The other day I was trying to fix an issue that was reported by a user of an older Android device. I am not an Android user, and do not have an actual Android device to test with. So, I thought I’d try using the Android Emulator to reproduce the issue and verify my fix.
These instructions assume you are using Mac OS X, but should be easy to follow with minimal changes if you are on another platform.
Install Android Studio
If you are only interested in using the Android emulator, you could skip the full Android Studio installation and just install the Android SDK Tools. But, the Android Virtual Device (AVD) Manager that comes with Android Studio looks a bit more polished than the core SDK version, so I’d recommend installing the full Android Studio.
Create a Dummy Project in Android Studio
I couldn’t find a way to access the AVD Manager in Android Studio without having a project open. So, create a dummy project that you can open whenever you want to access the AVD Manager. It really doesn’t matter what you set. I just clicked through with the defaults for everything.
Setup Android Virtual Devices
Open your dummy project in Android Studio. Then, go to the Tools > Android > AVD Manager menu item. This will launch the AVD Manager.
Depending on what you selected when you installed Android Studio, you may have an AVD already configured. If you don’t, or you need to create a customized AVD, click the + Create Virtual Device… button.
Launch AVD in the Emulator
Start your emulator from the command line by doing the following:
$ ~/Library/Android/sdk/tools/emulator -avd avdname -partition-size 512
We are launching it from the command line so that we can set a partition size. This is necessary to avoid an ‘out of memory’ error when we set the
/etc/hosts file below.
It may take a while to launch, especially if it is the first time you are launching the AVD. Eventually the emulator will come up with your AVD booted in it.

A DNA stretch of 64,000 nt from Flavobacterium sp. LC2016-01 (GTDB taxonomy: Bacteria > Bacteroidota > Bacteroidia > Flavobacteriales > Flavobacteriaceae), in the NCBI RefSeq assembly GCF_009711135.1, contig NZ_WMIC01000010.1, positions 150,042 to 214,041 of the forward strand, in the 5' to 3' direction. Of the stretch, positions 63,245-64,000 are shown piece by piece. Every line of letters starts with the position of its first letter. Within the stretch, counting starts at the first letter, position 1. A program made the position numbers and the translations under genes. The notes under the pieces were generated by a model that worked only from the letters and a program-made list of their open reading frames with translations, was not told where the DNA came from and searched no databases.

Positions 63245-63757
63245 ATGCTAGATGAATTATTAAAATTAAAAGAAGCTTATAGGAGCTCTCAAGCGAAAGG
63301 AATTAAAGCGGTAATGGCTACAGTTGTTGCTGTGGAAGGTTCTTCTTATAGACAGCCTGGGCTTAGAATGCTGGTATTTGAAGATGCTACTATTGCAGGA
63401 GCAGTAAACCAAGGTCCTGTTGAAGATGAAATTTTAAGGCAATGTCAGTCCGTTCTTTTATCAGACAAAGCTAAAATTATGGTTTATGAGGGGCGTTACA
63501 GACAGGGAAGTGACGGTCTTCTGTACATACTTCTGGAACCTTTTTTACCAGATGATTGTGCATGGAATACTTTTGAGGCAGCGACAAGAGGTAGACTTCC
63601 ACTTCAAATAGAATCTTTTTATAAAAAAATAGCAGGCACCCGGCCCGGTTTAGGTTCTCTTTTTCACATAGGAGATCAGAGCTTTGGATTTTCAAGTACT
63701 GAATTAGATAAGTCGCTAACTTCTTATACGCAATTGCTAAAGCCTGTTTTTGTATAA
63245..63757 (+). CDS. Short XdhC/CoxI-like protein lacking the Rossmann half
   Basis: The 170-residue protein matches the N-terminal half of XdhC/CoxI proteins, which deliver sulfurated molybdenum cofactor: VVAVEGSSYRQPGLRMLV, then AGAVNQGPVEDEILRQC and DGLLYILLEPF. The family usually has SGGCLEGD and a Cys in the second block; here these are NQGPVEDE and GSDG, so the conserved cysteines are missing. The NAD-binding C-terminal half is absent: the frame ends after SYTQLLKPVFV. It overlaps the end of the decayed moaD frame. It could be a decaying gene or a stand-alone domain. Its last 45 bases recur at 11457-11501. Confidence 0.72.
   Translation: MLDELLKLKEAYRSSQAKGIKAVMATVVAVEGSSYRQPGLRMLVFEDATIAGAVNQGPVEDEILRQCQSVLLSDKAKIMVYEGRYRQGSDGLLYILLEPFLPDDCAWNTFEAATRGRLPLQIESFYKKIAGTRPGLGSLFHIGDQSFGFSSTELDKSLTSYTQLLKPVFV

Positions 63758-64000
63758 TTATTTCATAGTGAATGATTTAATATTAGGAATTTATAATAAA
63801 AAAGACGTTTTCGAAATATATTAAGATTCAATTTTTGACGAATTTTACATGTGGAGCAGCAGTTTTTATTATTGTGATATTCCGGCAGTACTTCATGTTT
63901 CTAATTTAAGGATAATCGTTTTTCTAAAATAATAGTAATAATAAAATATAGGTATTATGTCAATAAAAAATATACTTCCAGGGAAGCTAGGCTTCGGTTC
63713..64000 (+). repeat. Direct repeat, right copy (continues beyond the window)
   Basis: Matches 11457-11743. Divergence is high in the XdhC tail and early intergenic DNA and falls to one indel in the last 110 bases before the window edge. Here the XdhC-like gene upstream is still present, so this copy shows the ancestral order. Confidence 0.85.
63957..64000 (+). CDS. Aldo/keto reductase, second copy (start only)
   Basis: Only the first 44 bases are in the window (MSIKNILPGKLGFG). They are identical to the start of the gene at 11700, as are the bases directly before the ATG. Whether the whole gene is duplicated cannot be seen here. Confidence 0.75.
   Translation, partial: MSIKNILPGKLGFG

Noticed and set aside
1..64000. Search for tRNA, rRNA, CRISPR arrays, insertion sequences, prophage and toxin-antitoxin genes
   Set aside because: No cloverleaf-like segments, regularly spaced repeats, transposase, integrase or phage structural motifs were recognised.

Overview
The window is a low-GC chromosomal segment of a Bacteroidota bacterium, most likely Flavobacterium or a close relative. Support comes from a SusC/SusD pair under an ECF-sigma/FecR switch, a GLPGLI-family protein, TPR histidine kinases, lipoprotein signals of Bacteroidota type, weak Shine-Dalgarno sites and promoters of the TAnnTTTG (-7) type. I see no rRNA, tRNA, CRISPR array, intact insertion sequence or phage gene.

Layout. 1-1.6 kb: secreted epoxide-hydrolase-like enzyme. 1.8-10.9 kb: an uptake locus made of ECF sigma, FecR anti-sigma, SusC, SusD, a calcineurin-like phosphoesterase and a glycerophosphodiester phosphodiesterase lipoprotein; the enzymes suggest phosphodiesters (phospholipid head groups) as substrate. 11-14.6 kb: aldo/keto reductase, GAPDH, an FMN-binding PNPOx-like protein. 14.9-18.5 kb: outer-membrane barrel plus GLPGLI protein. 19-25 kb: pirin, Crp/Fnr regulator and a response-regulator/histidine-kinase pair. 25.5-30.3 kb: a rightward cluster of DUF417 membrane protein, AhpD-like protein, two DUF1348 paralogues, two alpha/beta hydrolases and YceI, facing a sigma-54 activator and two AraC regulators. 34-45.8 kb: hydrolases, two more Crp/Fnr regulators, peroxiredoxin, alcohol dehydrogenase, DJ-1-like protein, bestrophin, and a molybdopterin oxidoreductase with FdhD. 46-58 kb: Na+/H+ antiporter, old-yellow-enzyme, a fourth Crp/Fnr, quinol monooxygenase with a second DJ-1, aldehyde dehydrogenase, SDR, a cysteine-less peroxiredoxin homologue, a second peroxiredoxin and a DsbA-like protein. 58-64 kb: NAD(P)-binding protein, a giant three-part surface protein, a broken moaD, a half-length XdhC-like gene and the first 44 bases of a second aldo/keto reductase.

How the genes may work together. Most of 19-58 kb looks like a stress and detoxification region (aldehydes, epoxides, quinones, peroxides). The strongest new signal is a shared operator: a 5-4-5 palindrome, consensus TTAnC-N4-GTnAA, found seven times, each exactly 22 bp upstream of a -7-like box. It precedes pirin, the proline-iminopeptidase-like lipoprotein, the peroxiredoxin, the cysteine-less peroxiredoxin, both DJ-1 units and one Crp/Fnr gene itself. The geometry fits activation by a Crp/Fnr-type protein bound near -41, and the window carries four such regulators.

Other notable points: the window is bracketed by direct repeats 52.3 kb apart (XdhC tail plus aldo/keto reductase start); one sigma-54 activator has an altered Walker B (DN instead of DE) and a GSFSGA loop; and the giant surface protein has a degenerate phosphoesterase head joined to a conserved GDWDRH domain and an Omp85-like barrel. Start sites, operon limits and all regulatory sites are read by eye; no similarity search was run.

Set /etc/hosts on AVD
So, you now have an AVD that you can use to access the web using Android’s web browser. One potential small problem… you may be developing on a local web server and have modified your local
/etc/hosts file to point your hostname to your local development machine.
Example /etc/hosts file:
127.0.0.1 localhost ::1 localhost 127.0.0.1 example.com
So, we need to modify the
/etc/hosts file on the AVD to use the same hostname mappings.
I found a good article on setting the /etc/hosts file on an Android Emulator using a Mac. Below is a quick summary.
Check which AVDs are running
$ ~/Library/Android/sdk/platform-tools/adb devices List of devices attached emulator-5554 device
Remount the AVD to make it writable
$ ~/Library/Android/sdk/platform-tools/adb -s emulator-5554 remount remount succeeded
Save the current /etc/hosts file from the AVD
$ ~/Library/Android/sdk/platform-tools/adb -s emulator-5554 pull /system/etc/hosts ~/Desktop/ 17 KB/s (56 bytes in 0.003s)
Make your changes to the hosts file and then save it back to the AVD
$ ~/Library/Android/sdk/platform-tools/adb -s emulator-5554 push ~/Desktop/hosts /system/etc/hosts
Now you can use the same hostname mappings you are used to on your local development machine from your AVD.
Note: You will need to push the
hosts file changes to the AVD every time you launch it. So, save your modified
hosts file somewhere for future use.